But what just made matters worse for the FBI was that it was automatically tweeted and when you went to the Twitter account, you saw there weren't any tweets for an entire year and suddenly they started on Sunday with a tweet about Donald Trump's father. We're told that there was just an issue with the account. They fixed it on Sunday, but all of this is just horrible timing, obviously, Anderson.
COOPER: It's fascinating. Pamela Brown, thank you.
Hillary Clinton for her party is not focusing on this. She's going back to one of the things polls show worked best for her, cranking up the spotlight on Donald Trump's character and temperament, or at least her opinion of it, and counting on the likability of her surrogates, President Obama included, to help her carry the day.
CNN's Joe Johns has that.
JOE JOHNS, CNN SENIOR WASHINGTON CORRESPONDENT (voice-over): Hillary Clinton in battleground Florida today.
HILLARY CLINTON (D), PRESIDENTIAL CANDIDATE: He had shown us who he is, let us on Tuesday show him who we are.
JOHNS: Looking to shift the focus from the FBI e-mail investigation to a familiar line of attack -- Donald Trump and women.
CLINTON: It's not OK to insult people. It's not OK. And look at what he does. He calls women ugly, disgusting, nasty, all the time.
JOHNS: Clinton joined in that effort by former Miss Universe Alicia Machado, who accused Trump of calling her Miss Piggy after she gained weight.
ALICIA MACHADO, MISS UNIVERSE 1997: He does not respect women. He just judges us on our looks. He thinks he can do whatever he wants and get away with it.
JOHNS: It's a message the Clinton campaign is driving home in a new television ad.
UNIDENTIFIED MALE: So, you treat women with respect.
DONALD TRUMP, BUSINESSMAN: I can't say that either.
JOHNS: Highlighting Trump's past offensive remarks about women.
TRUMP: Grab them by the (EXPLETIVE DELETED). And when you are a star, they let you do it. You can do anything. JOHNS: CNN has learned the Clinton campaign is going on the air in
Colorado, Michigan, Wisconsin, Virginia and New Mexico, looking to block any efforts by Trump to make inroads in its Democratic firewall.
Tim Kaine campaigning today in Wisconsin which hasn't backed a Republican for president since 1984.
SEN. TIM KAINE (D), VICE PRESIDENTIAL CANDIDATE: Can't take anything for granted because polls can be wrong. You can't take anything for granted because it's kind of been a season of surprises.
JOHNS: That as Clinton zeros in on Trump's fitness to be president.
CLINTON: One week from today, we will be choosing our next president and commander in chief of the United States. I don't think the choice could be any clearer.
JOHNS: A new Gallup poll shows Clinton has the clear edge among likely voters in the personality and leadership qualities a president should have. And while Clinton is selling her leadership skills across Florida today, she has a high profile team of surrogates blanketing key battleground states on her behalf -- President Obama in Ohio.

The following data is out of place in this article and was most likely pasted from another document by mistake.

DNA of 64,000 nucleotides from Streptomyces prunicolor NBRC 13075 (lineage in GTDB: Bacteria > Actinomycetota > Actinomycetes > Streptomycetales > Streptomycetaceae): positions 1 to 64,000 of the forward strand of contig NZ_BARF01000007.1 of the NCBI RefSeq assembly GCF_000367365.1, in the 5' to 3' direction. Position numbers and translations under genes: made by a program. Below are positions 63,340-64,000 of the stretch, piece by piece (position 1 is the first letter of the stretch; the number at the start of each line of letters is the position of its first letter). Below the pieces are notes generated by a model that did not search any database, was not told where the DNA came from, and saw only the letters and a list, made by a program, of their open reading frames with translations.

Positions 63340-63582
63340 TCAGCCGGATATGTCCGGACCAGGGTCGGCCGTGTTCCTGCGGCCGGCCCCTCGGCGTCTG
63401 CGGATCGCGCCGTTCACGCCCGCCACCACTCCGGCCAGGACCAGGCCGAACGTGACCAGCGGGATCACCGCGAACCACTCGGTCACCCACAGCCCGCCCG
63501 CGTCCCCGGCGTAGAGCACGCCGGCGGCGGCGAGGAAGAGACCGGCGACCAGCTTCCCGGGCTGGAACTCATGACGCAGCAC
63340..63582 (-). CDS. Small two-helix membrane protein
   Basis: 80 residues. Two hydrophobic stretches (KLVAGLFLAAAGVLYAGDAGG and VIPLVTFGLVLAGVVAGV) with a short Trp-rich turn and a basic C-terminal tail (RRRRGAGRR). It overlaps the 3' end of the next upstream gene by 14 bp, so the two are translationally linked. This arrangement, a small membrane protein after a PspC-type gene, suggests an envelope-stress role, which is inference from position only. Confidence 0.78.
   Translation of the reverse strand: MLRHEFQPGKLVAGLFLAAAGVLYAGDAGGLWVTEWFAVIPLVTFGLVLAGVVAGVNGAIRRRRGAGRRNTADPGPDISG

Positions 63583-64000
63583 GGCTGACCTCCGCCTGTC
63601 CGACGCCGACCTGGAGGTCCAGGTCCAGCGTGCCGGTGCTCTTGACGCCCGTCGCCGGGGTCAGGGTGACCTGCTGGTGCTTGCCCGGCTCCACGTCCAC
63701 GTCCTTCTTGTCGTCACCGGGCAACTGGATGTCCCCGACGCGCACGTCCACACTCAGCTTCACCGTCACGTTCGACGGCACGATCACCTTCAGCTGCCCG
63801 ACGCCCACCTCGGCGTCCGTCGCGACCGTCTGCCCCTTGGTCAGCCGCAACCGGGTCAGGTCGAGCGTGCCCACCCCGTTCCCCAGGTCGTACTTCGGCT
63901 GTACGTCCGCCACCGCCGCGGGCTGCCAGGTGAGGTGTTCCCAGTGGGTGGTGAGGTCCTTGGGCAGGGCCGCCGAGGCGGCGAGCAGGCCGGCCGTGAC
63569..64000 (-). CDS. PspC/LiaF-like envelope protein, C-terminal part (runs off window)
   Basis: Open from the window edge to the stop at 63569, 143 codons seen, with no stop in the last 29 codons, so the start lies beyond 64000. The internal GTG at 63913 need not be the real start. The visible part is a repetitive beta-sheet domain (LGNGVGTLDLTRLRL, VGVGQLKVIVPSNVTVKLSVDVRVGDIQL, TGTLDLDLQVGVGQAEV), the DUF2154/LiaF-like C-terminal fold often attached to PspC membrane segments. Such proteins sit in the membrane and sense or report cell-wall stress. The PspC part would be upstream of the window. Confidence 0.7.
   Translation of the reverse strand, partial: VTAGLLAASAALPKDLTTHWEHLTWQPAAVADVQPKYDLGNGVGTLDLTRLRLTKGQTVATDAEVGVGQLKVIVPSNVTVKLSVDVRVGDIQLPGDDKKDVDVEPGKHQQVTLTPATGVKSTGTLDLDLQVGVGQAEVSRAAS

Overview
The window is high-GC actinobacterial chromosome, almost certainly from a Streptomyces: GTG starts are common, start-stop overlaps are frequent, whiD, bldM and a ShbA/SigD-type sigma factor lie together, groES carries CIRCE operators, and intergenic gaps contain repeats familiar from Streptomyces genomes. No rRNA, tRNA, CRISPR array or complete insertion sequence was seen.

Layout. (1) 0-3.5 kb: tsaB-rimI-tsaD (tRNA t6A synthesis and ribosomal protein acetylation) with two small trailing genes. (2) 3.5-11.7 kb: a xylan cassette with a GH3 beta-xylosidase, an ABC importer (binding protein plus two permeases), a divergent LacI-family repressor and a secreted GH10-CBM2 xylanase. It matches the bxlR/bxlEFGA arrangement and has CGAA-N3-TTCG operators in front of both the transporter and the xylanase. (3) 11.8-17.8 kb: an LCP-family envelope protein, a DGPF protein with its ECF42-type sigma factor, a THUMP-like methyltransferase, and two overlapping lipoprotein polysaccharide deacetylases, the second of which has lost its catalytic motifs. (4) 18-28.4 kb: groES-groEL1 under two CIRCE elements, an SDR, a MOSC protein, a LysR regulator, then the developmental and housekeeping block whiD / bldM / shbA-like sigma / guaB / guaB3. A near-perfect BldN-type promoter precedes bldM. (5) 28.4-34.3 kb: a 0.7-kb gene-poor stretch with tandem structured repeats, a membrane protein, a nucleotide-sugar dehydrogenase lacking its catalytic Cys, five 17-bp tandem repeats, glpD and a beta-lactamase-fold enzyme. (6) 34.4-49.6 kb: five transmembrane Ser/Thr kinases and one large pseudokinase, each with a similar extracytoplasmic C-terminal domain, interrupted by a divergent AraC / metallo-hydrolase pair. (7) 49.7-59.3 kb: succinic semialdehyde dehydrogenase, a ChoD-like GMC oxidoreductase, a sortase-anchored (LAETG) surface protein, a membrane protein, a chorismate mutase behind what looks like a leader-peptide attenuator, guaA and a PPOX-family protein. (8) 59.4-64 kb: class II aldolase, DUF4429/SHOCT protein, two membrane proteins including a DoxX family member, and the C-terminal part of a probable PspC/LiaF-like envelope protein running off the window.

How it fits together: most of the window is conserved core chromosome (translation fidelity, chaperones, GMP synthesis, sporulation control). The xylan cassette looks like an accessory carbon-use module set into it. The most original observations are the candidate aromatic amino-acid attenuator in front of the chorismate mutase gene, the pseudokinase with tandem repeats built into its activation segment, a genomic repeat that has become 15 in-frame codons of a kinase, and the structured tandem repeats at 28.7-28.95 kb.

BARACK OBAMA, PRESIDENT OF THE UNITED STATES: Who you are, what you are, does not change once you occupy the Oval Office. If you disrespected women before you were elected, you will disrespect women once you're president.
COOPER: And Joe Johns is in Sanford, Florida, for us tonight, just outside Orlando.
Hillary Clinton wrapping up a speech there. Did she even mention the e-mail situation?
JOHNS: That was yesterday in Cincinnati, Anderson. But tonight here in Sanford, Florida, earlier today, Dade City, Florida, she didn't mention them at all. And I think after these two events, it's pretty clear what the campaign is trying to do. They are simply trying to shift the focus away from the e-mail controversy and back on to Donald Trump, though if you talk them, what they will say they are trying to reframe the choice for voters in the final days before they actually go to the polls next Tuesday.
This was also very much a get out the vote rally for Hillary Clinton. She started out talking a little bit how she had a unified positive vision for the country. And then she went into her greatest hits, some of the biggest attack lines that got the most applause against Donald Trump.
So, Hillary Clinton tonight staying away from the issue of e-mail controversy and trying to get back to get out the vote -- Anderson.
COOPER: All right. Joe Johns, thanks very much. Mrs. Clinton now on her way to Fort Lauderdale for another event
tonight. And as the Clinton campaign stays tightly focused on battlegrounds, the Trump campaign today went looking for states to flip, hitting Pennsylvania, and Wisconsin.
More on why they're making what some election watchers see as a detour now from our Jim Acosta.
JIM ACOSTA, CNN SENIOR WHITE HOUSE CORRESPONDENT: Pulling into a Pennsylvania gas station, one week before Election Day, Donald Trump's campaign is hardly ruing on empty.
With the race tightening, Trump is eager to flip the state that's become a Democratic firewall, appearing with his running mate Mike Pence for a tag team assault on an issue that rallies Republicans. The healthcare law, GOP congressional leaders tried dozens of times to kill.
TRUMP: When we win on November 8th --
(CHEERS AND APPLAUSE)
TRUMP: -- and elect a Republican Congress, we will be able to immediately repeal and replace Obamacare. Have to do it.